Ok, so he talked about weed after talking about drugs are bad. He isn't making any sense. Well, if that's what you thought, then maybe yoga is a better choice for you. Do some soul searching. I hope you find something you like. I worked with a chef at a high-end gourmet place once that smoked weed constantly. Like almost every hour on the hour. I didn't mind it at first. I could smoke at work real quick, and get back in the game. Which as you well know, works out very well in this line of work. But the problem started to arise when he started cutting people's hours and borrowing money from people. At first, we didn't know what was going on. But once we thought about it more, the reason became more clear. Money. Well, weed cost money. And money is the reason that we need to work. So we can deduce that the chef needed money for weed. But wait, why cut our hours? We didn't do anything. We found out about a month later that the chef was smoking so much because he had "accidentally fallen onto a heroin needle." Yes, that's exactly what he told us when the owner had a meeting to fire him. Which, ok, the dude had it coming. Karma being her badass self and all, but still. Having a meeting to fire someone publicly while calling them out on their behavior due to addiction isn't the right way to go. Cue karma. We find out later through the grapevine, that the owner was supplying the chef. Said owner was being investigated by the police at that same time. Can you say, scapegoat? So from what I saw here, a few things were happening due to addiction. The owner got the chef addicted to something. The chef's actions became the perfect excuse for the said owner to remove them. So this asshole calls a work meeting and blames everything on the chef. The douchebag even went as far as to call the police and have the chef arrested for evidence the owner said he found. We all knew chef, blow or not, that guy would have never owned a teal workout bag. He liked darker colors. Not to mention, why would the chef own a workout bag with the owner's initials on it? I know, hard to believe. But that's not the only problem here. The owner took over the kitchen. You can see where this is going. He wasn't open six months later.
So can someone smoke weed, and still be sober? Yes. Cannabis has numerous health benefits across the board. Which is why it's medically prescribed. Yes, I know cocaine, as well as booze, was handed out as a prescription at one point in time. Take a deeper look at the side effects of each one more time. Then get back to me. The devil's lettuce has always had it rough. So have many others as well as myself. All those people worked in kitchens. So wait, ganja and I have something in common? Well, that's neat. Maybe that's why we seem to have a respect and understanding. I understand the effects and uses of jazz cabbage. And I know what it can do for me. All that's left is to take into consideration the side effects, and I'll have a well thought out decision. Right? Ok, so the side effects or hungry, happy, sleepy. Are you fucking kidding me? That's it? Well, being a cook, I need more food, sleep, and happiness in my life. So problem solved right? Not yet, one last thing. I have to realize that I can't overcomplicate the recipe here. I have to keep the flavors simple. I can't push it to the point where I want more. When smoking Maryjane, you can't let it open doors to shit that has serious side effects. You know, like the ones that the drug companies are required by law to state in their commercials. Have you ever seen commercials for a left-handed cigarette? No, you haven't, don't lie. But if you did, wouldn't just be like " Smoke this shit, it's great…..those chicken tacos are gonna be the bomb, enjoy your nap." Anyone who smokes knows that this is exactly what would happen.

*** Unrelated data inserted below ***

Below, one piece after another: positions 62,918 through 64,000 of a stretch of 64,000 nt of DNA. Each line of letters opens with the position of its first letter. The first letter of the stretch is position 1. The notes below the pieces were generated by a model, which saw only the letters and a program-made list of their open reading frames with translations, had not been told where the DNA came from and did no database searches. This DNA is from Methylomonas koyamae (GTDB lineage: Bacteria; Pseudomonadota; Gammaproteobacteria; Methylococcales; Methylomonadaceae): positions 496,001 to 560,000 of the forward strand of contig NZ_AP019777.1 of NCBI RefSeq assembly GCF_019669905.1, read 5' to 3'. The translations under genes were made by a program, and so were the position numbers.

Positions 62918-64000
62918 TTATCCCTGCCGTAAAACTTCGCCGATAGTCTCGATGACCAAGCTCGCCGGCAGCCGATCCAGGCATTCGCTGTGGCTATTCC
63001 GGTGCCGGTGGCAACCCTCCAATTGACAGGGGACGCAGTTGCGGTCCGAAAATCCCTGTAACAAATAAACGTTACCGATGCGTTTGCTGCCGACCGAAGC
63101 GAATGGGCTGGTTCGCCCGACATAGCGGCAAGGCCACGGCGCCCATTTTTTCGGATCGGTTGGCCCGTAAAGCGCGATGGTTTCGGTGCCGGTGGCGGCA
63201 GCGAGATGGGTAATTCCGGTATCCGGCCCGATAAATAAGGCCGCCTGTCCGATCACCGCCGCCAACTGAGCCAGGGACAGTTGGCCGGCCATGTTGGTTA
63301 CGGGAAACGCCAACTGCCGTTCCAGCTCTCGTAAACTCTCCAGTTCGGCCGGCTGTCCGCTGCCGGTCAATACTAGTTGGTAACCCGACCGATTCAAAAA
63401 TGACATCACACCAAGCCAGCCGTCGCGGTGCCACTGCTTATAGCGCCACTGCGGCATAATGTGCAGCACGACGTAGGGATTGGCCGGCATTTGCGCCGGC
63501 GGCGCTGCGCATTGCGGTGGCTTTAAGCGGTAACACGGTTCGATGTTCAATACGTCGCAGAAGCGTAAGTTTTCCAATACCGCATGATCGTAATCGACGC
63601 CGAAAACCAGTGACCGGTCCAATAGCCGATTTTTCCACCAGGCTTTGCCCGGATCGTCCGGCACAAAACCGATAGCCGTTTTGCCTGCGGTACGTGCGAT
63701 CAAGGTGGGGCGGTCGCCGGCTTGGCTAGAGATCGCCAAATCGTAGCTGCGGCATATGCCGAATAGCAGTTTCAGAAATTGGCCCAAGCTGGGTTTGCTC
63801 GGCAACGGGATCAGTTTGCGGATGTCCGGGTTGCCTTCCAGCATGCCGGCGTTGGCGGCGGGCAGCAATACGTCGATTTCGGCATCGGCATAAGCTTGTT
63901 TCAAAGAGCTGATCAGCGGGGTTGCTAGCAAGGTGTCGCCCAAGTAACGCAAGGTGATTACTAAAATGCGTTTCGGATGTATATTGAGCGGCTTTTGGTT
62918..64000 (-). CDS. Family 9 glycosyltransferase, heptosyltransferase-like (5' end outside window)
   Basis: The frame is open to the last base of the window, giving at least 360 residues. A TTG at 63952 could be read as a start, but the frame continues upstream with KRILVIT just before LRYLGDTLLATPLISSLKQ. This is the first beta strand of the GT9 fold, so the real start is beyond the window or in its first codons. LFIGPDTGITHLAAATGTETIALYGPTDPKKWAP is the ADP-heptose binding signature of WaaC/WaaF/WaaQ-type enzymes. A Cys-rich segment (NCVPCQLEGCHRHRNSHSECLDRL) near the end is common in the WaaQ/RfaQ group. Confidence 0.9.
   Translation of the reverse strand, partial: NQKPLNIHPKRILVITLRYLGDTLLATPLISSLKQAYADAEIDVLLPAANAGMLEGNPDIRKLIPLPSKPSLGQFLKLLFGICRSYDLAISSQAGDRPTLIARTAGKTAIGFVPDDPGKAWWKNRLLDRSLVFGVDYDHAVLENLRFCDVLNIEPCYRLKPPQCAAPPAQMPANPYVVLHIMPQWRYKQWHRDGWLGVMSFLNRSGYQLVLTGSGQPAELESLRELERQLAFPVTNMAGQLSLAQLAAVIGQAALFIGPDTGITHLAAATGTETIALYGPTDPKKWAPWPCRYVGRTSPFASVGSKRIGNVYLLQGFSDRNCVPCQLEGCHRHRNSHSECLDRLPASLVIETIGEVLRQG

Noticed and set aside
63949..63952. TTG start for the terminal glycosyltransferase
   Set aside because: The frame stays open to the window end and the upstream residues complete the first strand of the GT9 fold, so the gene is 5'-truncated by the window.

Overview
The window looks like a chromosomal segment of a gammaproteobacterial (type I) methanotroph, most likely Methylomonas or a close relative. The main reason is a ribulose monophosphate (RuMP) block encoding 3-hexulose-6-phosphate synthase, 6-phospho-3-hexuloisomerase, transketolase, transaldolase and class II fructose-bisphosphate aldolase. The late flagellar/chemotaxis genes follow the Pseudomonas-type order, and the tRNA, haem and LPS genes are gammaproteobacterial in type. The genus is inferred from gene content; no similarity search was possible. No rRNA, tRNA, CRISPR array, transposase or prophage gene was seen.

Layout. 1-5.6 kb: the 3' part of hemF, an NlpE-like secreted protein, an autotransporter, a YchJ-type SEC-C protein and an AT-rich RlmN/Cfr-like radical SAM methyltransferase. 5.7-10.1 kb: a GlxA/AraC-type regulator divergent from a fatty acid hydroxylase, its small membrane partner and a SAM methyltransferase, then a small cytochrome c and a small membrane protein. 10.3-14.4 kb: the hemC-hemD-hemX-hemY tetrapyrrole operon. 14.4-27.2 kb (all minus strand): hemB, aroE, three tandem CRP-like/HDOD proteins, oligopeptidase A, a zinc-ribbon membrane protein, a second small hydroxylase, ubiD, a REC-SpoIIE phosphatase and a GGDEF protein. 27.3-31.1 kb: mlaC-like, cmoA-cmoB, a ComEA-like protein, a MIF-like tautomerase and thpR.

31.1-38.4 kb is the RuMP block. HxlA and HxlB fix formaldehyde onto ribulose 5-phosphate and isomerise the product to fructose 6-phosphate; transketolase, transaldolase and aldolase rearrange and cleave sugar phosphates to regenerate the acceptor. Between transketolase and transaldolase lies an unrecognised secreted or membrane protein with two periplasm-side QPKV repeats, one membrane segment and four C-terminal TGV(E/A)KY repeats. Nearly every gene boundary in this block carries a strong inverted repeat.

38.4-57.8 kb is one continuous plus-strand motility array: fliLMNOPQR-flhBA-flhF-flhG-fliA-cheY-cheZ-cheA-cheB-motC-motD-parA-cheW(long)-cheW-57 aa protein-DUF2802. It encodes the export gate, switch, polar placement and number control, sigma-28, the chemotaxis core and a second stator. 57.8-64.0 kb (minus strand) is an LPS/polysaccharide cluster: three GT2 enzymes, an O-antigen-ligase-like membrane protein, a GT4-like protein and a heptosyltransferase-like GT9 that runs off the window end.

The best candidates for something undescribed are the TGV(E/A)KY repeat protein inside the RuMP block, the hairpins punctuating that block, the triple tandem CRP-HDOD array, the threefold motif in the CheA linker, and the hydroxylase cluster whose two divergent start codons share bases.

How else can I curb the side effects of my kitchen addiction without smoking weed? I'm not going to lie, it's hard. You have to want to. Becoming sober has to be what you want. If you don't want to change, then you won't. It's that simple. Cooking at its core can be therapeutic. Push yourself without the aid of outside substances. Be who you were when you first tied your first apron as your dad showed you how to patty up a burger for dinner service later that evening. To me, being able to rise above all the side effects of the kitchen shows mental strength. And that's what separates the cooks from the chefs. Well, that's going to be argued. I bet you're so triggered right now. If so, then guess what, you're a cook. Chefs have to overcome these side effects but it doesn't stop there. We also have to deal with line cooks, dishwashers, etc who are afflicted by said outside substances. Chefs have to be able to put forward the mental acuity to remain stable minded so that they can lead the kitchen in the right direction. All while remaining passionate and sharing that same passion with each plate they and their staff creates. Whereas, a cook just is just responsible for recreating each plate and slingin' it. So why can't cooks be just as responsible? Well, when they learn to be, they become chefs. They are no longer considered cooks. See how that works?